'Filosofía pirata, edición libre', discussion with Perro Tuerto y Pucho (El Rancho Electrónico) y Gabriela Méndez Cota (Universidad Iberoamericana) for the Mexico city radio station Ibero, September 12, 2019.

Open Humanities Press – The Inhumanist Manifesto

Pirate Philosophy, This Is Not A Pipe Podcast

HyperCritical Theory

Übercapitalism and What Can Be Done About It

Recent publications

Masked Media (limited edition paper-only publication for The House That Heals The Soul exhibition, Tetley, Leeds, 2018) 

 The Inhumanist Manifesto: Extended Play (Techne Lab, 2017)

Open Access

Most of Gary's work is freely available to read and download either here in Media Gifts or in Coventry University's online repositories PURE here, and CURVE here 

Radical Open Access

« Executing Practices: New Book in OHP's DATA browser series | Main | Do We Need To Publish Fewer Texts By People From A Privately Educated Background? Five recommended readings for the This Is Not A Pipe podcast »

Übercapitalism and What Can Be Done About It

'Übercapitalism and What Can Be Done About It' is my contribution to The University Is Ours: How To Build An Activist Union Branch, a handbook for activists put together by Des Freedman and Susan Kelly for the UCU Branch Solidarity Network, and published in October 2018. The whole handbook can be downloaded for free here.


We live in an increasingly übercapitalist society. It’s übercapitalist in that a specific version of neoliberalism, characterised by low pay, zero-hours and fixed-term contracts, is growing ever more aggressive (the prefix ‘über’ means ‘irresistible’, ‘higher’, ‘more powerful’); and that the disruptive technology firm Uber offers one of the most high-profile examples of this intensified form of deregulated capitalism in which work is becoming low in quality but high in risk and stress.

As recent court judgements against Uber and Pimlico Plumbers demonstrate, precarious workers are still able to fight for better conditions and win, no matter how irresistible these companies may seem. Yet the struggle against übercapitalism is not only a matter of returning to workers the employment rights they have lost as a result of outsourcing and casualisation. Just as business is innovating so we need to invent new strains of unionisation. 

The university is a particularly appropriate place to experiment with new techniques for organising labour. It was in the university, after all, that the artistic/entrepreneurial way of life that’s such a prominent feature of digital capitalism, with its emphasis on autonomy, self-management and the blurring of the distinction between work and play, was itself first developed. (Both Facebook and Google have their origins in the university, for instance.)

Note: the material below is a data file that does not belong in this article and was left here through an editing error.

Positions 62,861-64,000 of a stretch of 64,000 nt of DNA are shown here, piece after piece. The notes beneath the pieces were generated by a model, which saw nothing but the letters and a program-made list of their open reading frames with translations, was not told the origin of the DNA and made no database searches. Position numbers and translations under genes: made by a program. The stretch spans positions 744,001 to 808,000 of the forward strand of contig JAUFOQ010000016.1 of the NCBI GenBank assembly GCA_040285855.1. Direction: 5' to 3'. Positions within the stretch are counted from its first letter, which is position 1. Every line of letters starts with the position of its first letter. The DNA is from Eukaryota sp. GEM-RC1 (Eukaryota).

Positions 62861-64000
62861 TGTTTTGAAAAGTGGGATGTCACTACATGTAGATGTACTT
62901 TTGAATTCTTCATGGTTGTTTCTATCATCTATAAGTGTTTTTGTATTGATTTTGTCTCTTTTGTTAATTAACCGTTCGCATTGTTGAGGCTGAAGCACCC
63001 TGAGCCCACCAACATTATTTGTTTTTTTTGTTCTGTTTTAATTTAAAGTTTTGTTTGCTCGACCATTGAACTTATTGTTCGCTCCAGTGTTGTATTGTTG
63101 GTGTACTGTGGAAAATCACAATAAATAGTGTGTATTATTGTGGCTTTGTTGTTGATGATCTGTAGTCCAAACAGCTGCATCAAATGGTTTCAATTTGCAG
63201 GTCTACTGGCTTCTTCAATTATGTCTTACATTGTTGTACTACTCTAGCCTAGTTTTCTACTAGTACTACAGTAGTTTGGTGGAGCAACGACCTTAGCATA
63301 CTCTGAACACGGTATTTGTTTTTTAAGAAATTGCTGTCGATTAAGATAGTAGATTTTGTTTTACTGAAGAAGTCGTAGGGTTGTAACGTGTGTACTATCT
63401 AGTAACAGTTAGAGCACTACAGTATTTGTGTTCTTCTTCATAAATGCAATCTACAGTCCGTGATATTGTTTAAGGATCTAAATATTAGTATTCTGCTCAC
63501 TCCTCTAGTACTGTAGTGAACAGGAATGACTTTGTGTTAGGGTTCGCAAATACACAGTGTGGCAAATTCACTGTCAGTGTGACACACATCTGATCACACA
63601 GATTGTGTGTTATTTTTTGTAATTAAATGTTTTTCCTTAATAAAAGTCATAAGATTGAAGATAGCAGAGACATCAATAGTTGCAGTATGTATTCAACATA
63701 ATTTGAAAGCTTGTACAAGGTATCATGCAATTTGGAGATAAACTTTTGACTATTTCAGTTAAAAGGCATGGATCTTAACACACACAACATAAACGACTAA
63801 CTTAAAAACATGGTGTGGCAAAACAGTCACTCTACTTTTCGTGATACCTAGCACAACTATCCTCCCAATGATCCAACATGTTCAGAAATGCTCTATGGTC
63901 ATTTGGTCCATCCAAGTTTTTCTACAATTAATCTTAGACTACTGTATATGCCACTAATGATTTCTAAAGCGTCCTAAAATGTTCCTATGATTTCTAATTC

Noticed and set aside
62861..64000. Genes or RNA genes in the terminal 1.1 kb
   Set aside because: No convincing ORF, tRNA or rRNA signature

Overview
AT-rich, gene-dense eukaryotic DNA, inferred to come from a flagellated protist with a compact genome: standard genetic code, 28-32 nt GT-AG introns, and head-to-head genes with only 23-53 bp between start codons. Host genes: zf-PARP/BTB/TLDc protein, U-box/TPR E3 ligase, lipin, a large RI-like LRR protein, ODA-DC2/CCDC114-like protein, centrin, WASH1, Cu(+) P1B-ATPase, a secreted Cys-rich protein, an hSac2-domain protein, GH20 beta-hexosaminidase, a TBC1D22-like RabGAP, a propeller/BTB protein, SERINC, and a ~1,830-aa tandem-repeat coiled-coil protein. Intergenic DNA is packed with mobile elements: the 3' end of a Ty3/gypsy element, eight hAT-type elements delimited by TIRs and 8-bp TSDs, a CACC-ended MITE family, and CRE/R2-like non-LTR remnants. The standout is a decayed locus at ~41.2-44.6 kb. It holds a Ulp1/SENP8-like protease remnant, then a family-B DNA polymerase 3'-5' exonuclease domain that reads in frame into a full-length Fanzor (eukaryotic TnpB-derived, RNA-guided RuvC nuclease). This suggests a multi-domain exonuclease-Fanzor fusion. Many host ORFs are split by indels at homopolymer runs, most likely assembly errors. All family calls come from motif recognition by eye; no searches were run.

So how do we develop new forms of solidarity and collective bargaining in the context of übercapitalism? Union branch activists could begin by campaigning for all those working in the university, including students, to retain control of the knowledge and data they generate by placing it under a Peer Production License (PPL) or something similar. Such a licence would function to create a common stock of non-privately owned information that everyone in the institution would collectively manage, share, and be free to access and use on the same equal basis. For instance, it would allow universities as communities to decide that any for-profit business wishing to privatize and commodify their research and the related data must pay a fair price for it (rather than getting it cheaply or indeed for free as is frequently the case now), while also ensuring it remains openly available for use in the non-profit public sphere. 

Such an approach would make the academy far less vulnerable to disruption at the hands of any future HE equivalent of Uber. Adopted across the sector, it would enable universities to disrupt privately owned companies such as Elsevier and that have a business model resting on their ability to parasitically trade off publicly funded education and labour. 

Better working conditions could also be put into practice. Because any data would be collectively owned and governed, the rights of workers and students regarding such data could be protected – and discriminatory behaviours guarded against. Anything coming even close to the performance monitoring, surveillance and behavioural control of an übercapitalist outfit such as Amazon could be rejected. 

Most importantly, such a collaborative, commons-based approach to organising university labour would differ significantly from the hierarchical, top-down, wealth-concentrating ownership and management structure of most übercapitalist firms. The latter take great care to separate their for-profit business from the workers and users who generate it. In the former, however, those who do the work and generate the value – academics, researchers, students, librarians, technicians, managers, administrators, cleaners, caterers, security staff – would also own and control the knowledge and data on which the ‘business’ is built.

The university would then truly be ours.


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